Richard Garth, C.J.
1. We are of opinion that there is no appeal against the order which the learned Judge has made in this case. He has come to no decision upon the merits, nor has he given what we consider to be a judgment within Clause 15 of the Letters Patent. In point of fact he says: 'I cannot give a proper judgment in the case as it stands.'
2. He considers that the lower Appellate Court has misunderstood the case and has not tried the proper issues; and, therefore, professing, as we conceive, to act under the combined operation  of Sections 566 and 587 of the Civil Procedure Code, he has framed certain issues, and desired the lower Court to try them, and return its findings to this Court; meanwhile the case remains on his own file.
3. How far the learned Judge had power to deal in this way with Section 566 on second appeal, we are not in a position now to decide; because, in our opinion, the order which was made does not amount to a judgment within the meaning of Clause 15 of the Letters Patent and is therefore not appealable.
4. It has been suggested to us, that the lower Appellate Court will find itself in a difficulty in deciding the issues that have been sent down to be tried, and will be hampered by the observations which, have been made by the learned Judge in sending the case back. But we do not see any difficulty in the matter. Certain issues of fact have been framed for trial; and the lower Court has merely to come to an honest finding upon them, and submit that finding to this Court.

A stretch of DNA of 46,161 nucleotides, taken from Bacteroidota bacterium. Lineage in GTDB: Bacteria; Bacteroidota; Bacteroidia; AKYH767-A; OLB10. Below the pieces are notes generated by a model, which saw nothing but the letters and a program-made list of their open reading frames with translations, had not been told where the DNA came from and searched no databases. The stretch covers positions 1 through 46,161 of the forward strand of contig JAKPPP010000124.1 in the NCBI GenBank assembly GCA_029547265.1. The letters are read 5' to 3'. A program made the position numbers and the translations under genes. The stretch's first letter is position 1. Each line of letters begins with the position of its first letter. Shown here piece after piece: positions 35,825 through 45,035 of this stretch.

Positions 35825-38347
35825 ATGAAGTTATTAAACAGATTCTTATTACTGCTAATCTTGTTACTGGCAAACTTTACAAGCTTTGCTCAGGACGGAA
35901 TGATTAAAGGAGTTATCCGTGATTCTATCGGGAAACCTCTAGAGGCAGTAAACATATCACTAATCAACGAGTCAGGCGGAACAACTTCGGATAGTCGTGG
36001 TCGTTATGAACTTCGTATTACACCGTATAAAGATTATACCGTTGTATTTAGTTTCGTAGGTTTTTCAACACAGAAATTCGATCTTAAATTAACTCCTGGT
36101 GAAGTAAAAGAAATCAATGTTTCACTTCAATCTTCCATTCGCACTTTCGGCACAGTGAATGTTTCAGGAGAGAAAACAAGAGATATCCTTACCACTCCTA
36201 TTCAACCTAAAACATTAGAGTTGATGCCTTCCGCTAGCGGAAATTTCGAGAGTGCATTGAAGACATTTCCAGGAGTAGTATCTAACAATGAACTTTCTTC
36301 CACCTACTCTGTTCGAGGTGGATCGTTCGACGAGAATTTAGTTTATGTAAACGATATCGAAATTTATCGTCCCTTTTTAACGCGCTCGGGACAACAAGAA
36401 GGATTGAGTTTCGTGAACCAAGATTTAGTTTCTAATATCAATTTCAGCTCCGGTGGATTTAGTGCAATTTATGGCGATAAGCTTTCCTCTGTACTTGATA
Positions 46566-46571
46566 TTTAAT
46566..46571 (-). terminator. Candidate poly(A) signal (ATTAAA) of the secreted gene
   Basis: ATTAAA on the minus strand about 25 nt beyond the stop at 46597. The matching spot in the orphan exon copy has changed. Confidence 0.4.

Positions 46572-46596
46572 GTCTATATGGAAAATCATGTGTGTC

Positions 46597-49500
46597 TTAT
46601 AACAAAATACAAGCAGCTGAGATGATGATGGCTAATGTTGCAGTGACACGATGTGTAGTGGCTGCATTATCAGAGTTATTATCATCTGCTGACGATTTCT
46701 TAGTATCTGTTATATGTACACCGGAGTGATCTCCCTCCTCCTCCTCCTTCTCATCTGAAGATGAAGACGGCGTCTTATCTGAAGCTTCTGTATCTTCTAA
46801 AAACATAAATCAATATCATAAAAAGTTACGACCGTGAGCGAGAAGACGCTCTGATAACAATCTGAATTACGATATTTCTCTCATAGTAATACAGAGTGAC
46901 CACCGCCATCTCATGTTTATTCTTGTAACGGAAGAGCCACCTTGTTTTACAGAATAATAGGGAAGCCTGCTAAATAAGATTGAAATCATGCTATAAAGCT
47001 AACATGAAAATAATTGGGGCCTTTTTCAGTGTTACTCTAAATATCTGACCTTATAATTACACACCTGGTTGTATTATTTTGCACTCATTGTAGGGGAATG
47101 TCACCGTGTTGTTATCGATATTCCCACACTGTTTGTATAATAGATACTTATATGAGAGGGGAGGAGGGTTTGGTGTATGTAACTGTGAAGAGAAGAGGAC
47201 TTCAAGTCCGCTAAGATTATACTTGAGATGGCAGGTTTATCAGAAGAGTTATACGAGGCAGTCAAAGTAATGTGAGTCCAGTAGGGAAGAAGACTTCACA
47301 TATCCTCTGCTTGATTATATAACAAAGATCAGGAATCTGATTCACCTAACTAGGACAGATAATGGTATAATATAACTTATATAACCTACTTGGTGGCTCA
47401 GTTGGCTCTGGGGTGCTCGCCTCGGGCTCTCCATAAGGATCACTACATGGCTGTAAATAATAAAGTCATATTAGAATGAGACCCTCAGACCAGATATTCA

5. Another objection is, that the now appellant before us will be at a disadvantage when the case comes back to this Court; because, if the order ought not to have been made, he may still have to contend against the finding on the new issues.
6. But we do not apprehend any difficulty in that respect. As Mr. Justice Field is now seised of the case he will dispose of it alone when the findings are returned to this Court; and if the present appellant is dissatisfied with the decision at which the learned Judge arrives, he will have an appeal under the Letters Patent, and may then insist, as he does now, that the case should not have been remanded.
7. If he should prove right in this contention, the case will be decided, I presume, as if the present order had never been made. But this is a question for the future.
8. This appeal, at any rate, must be dismissed, as we are of opinion that no appeal lies; and the respondents will have their costs. This decision will govern the two analogous cases.